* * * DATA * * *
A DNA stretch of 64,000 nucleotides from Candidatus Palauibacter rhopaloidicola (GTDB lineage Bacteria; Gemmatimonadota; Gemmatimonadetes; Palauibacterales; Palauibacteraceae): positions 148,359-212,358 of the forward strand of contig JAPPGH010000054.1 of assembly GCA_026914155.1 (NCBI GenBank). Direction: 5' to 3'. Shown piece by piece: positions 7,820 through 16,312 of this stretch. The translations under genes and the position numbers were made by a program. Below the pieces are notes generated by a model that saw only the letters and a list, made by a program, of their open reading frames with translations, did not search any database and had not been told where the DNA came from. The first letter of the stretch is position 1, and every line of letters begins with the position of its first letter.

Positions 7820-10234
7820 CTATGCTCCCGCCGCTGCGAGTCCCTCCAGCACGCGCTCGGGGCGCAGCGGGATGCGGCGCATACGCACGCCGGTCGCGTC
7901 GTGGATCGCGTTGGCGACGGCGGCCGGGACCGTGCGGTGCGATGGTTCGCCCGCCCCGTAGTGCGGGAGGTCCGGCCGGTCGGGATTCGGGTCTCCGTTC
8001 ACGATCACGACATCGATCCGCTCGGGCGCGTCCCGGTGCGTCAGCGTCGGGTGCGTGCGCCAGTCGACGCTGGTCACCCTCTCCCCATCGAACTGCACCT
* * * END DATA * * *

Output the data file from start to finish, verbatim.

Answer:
A DNA stretch of 64,000 nucleotides from Candidatus Palauibacter rhopaloidicola (GTDB lineage Bacteria; Gemmatimonadota; Gemmatimonadetes; Palauibacterales; Palauibacteraceae): positions 148,359-212,358 of the forward strand of contig JAPPGH010000054.1 of assembly GCA_026914155.1 (NCBI GenBank). Direction: 5' to 3'. Shown piece by piece: positions 7,820 through 16,312 of this stretch. The translations under genes and the position numbers were made by a program. Below the pieces are notes generated by a model that saw only the letters and a list, made by a program, of their open reading frames with translations, did not search any database and had not been told where the DNA came from. The first letter of the stretch is position 1, and every line of letters begins with the position of its first letter.

Positions 7820-10234
7820 CTATGCTCCCGCCGCTGCGAGTCCCTCCAGCACGCGCTCGGGGCGCAGCGGGATGCGGCGCATACGCACGCCGGTCGCGTC
7901 GTGGATCGCGTTGGCGACGGCGGCCGGGACCGTGCGGTGCGATGGTTCGCCCGCCCCGTAGTGCGGGAGGTCCGGCCGGTCGGGATTCGGGTCTCCGTTC
8001 ACGATCACGACATCGATCCGCTCGGGCGCGTCCCGGTGCGTCAGCGTCGGGTGCGTGCGCCAGTCGACGCTGGTCACCCTCTCCCCATCGAACTGCACCT